Comfort is not what we expect from theatre. If it were, we wouldn’t be paying for tickets just to sit in a cramped seat in a crowded room for 1-3 hours, when we could be relaxing in our own, pillow-padded rooms with Netflix and the ability to go to the loo whenever we wanted. If it were, Shakespeare’s Globe would be the worst theatre in existence, and King Learthe most disagreeable play. But no—we go to the theatre, at the expenses of our bladders, bottoms, and sometimes pockets, to be motivated, stimulated, and affected. To be induced to think and feel. Such impact is one of the most charming aspects of theatre.
But the impact itself is not always charming; sometimes it disturbs us and makes us uncomfortable. And sometimes it prompts us to look into the face of things, important things, that we try to forget and leave behind, or even are pained by. Like a wake-up call, an alarm we didn’t know we needed until it starts ringing.
When I visited London in the summer of 2018, I did think of getting a ticket to the National’s production ofTranslations, but for some reason I can’t remember decided not to. Then I forgot about it. Same year, in December: I was back in England for my interview at Oxford. Just a few days before my memorable—but I will not digress—interview week, I saw The Height of the Storm, written by Florian Zeller and starring Jonathan Pryce and Eileen Atkins, at the Wyndham’s Theatre. I had already spoilt myself by reading the play beforehand, so knew what to expect. But the parts of me that it touched were completely unexpected—and where they touched me, they left a strong, burning mark.
The Height of the Stormdeals with many things, but its most captivating aspect is its wretchedly teasing ambiguity on either Andre or Madeleine’s widowhood. Until its very last moment, the play provides no definite answer to the question: who is the widow/widower, Andre or Madeline? Or are they both alive, despite the play’s persistent hinting at a loss in the family? In either case, the stage of The Height of the Stormis constantly haunted by the past and the dead, at the same time blurring the line between past/present and dead/alive. The past lives with and within us, coexists with us, affects us. Andre says, “You think people are dead, but that’s not always the case.”
After the show, I waited outside for Jonathan Pryce. While I was getting his autograph (he was so nice about it, hats off), I told him how much his performance had reminded me of my grandfather. A once authoritative man now debilitated by Alzheimer’s and haunted by the absence of his wife and his daughter (my mother). It is my job every holiday to visit him and tell him how his daughter is doing. I don’t know if he really believes me, yet nonetheless we keep maintaining an ecosystem of absent people and past memories that we both inhabit.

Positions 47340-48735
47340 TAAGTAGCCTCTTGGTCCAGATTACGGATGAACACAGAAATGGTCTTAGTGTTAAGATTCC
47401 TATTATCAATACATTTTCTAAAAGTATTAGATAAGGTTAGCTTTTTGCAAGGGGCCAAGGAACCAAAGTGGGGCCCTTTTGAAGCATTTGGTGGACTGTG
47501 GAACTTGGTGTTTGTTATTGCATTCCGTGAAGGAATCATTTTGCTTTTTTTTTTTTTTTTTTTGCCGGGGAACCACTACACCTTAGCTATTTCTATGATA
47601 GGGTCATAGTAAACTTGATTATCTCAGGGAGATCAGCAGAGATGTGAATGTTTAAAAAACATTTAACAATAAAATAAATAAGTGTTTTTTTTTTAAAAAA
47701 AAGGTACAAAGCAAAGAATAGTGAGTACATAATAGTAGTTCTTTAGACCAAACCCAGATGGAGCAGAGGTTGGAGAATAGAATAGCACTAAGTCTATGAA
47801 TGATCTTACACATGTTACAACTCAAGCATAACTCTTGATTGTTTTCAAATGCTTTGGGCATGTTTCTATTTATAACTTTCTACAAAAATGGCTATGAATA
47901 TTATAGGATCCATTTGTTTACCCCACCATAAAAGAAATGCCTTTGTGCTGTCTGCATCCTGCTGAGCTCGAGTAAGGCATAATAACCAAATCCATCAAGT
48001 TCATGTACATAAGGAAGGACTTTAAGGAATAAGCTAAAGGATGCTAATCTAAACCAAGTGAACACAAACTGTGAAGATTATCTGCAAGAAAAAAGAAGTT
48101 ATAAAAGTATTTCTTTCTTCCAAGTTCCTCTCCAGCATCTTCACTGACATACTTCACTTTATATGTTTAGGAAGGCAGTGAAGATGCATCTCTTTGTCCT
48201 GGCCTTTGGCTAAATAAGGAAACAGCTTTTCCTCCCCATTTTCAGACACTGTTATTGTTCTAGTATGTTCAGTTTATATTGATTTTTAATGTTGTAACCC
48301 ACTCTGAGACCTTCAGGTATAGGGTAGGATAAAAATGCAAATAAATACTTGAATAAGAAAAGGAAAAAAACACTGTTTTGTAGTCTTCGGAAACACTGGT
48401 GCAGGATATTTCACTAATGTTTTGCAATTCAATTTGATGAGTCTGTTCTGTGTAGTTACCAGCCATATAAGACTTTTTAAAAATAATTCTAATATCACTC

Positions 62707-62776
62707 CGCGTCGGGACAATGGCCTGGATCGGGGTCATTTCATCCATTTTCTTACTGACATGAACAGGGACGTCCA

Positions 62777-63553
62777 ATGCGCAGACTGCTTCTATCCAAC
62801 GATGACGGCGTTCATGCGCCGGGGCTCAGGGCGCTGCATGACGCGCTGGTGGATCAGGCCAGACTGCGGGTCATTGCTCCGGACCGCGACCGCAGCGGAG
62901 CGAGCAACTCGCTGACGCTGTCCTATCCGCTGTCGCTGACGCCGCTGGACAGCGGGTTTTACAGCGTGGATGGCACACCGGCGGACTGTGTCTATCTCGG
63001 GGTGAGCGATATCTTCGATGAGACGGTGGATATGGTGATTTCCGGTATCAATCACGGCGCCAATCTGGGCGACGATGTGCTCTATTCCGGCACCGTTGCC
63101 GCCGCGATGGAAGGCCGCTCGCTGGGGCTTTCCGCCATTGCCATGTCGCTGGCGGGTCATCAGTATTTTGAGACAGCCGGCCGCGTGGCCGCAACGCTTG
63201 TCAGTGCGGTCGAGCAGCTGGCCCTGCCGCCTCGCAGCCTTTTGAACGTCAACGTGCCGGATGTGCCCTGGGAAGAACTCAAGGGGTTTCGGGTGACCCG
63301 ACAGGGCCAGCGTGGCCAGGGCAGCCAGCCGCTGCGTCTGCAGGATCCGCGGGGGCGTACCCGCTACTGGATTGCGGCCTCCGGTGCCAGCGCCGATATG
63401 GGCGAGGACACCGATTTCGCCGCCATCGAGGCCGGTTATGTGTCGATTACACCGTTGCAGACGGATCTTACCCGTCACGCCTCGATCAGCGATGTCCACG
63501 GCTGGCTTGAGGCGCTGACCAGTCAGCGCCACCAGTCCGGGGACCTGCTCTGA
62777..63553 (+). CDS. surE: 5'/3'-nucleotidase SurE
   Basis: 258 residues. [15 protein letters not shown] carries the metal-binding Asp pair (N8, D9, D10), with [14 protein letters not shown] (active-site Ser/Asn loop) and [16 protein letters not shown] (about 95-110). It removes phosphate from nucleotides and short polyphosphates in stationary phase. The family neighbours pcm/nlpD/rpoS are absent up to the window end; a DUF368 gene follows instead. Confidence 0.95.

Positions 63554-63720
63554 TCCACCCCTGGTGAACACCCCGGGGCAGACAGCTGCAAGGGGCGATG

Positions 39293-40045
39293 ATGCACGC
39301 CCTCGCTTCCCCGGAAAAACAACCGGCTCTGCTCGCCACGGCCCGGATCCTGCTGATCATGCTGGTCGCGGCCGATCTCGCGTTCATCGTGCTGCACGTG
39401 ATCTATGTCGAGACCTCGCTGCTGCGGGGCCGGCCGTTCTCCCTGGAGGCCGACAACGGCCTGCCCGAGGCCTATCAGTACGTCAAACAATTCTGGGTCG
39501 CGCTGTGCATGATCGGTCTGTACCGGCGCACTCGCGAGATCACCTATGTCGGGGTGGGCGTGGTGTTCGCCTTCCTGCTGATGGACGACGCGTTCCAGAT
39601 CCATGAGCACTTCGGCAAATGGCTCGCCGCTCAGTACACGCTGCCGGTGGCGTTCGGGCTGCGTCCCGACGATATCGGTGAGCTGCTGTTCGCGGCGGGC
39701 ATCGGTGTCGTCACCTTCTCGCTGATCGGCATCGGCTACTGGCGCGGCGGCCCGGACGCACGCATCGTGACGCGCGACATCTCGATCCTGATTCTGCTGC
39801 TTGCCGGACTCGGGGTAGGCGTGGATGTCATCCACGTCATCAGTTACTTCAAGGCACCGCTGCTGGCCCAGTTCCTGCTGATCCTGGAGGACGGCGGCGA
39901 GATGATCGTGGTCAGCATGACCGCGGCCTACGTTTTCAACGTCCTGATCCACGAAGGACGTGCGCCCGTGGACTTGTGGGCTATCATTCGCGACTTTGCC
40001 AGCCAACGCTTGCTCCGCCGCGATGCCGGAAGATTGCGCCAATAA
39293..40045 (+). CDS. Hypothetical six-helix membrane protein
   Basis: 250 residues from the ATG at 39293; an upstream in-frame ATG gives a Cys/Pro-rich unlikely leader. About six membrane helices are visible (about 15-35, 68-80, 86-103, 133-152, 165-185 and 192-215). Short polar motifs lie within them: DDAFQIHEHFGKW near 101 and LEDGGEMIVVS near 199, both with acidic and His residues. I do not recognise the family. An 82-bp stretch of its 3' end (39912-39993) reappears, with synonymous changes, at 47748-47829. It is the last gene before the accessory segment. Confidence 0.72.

Of course, this is something I used to refuse to admit, or even bring to mind; writing about it, as I am doing now, would have been unthinkable. It pained me and threatened to bring back all the grief I’d managed to suppress; at best it seemed melodramatic and pathetic.The Height of the Stormdramatized it, physicalized it, vocalized it, and presented it to me on the stage, to which my whole attention was drawn. And more—in Jonathan Pryce’s Andre, I glimpsed not just my grandfather, but myself as well. I realized how much I was, even in my constant attempt to pretend nothing ever happened, affected by and living with the past. How much of my identity and thought process was even now under its influence: I was still my mother’s daughter, seeing the world as she taught me to, hoping she would approve of me, perhaps even be proud of me. The play provided the push that drew all this out of my subconscious. It gave me the means and encouragement to live with and face the past—face who I am.
Jump to October, 2019. Apparently, the interviews had went well, because I was back in England as a first-year student. I survived freshers’ week, survived matriculation, and took a train to London to see the revival of the National’s Translations, written by Brian Friel—I’d almost forgotten about it, but it had reasserted itself into my memory.
And that is what the play does: it reasserts the past back into the public consciousness. It is about the anglicization of Irish place names, but everyone, including the characters, know that it’s more than just place names: it’s a clash between cultures which develops into a convergence of cultures, strongly hinting at cultural imperialism. The schoolmaster Hugh, monumentally played by Ciarán Hinds, remarks, “it is not the literal past, the ‘facts’ of history, that shape us, but images of the past (…) we must never cease renewing those images; because once we do, we fossilize.”
We must renew our images of the past—there is a reason the National Theatre (emphasis on “national”) staged this play twice. Translationsis a much-needed reminder of the necessity of knowing and discussing and renewing the images of the past. By bringing back to the public mind the cultural and political clashes between Ireland and Britain, it provides a context in which we can deal with today’s issues of even greater cultural conflict and convergence that globalization brought upon us. It has acted as a cautionary check on globalism’s side effects, such as the coexistence of different languages and norms, reminding us to acknowledge and act in accordance with our cultural and historical context: our past.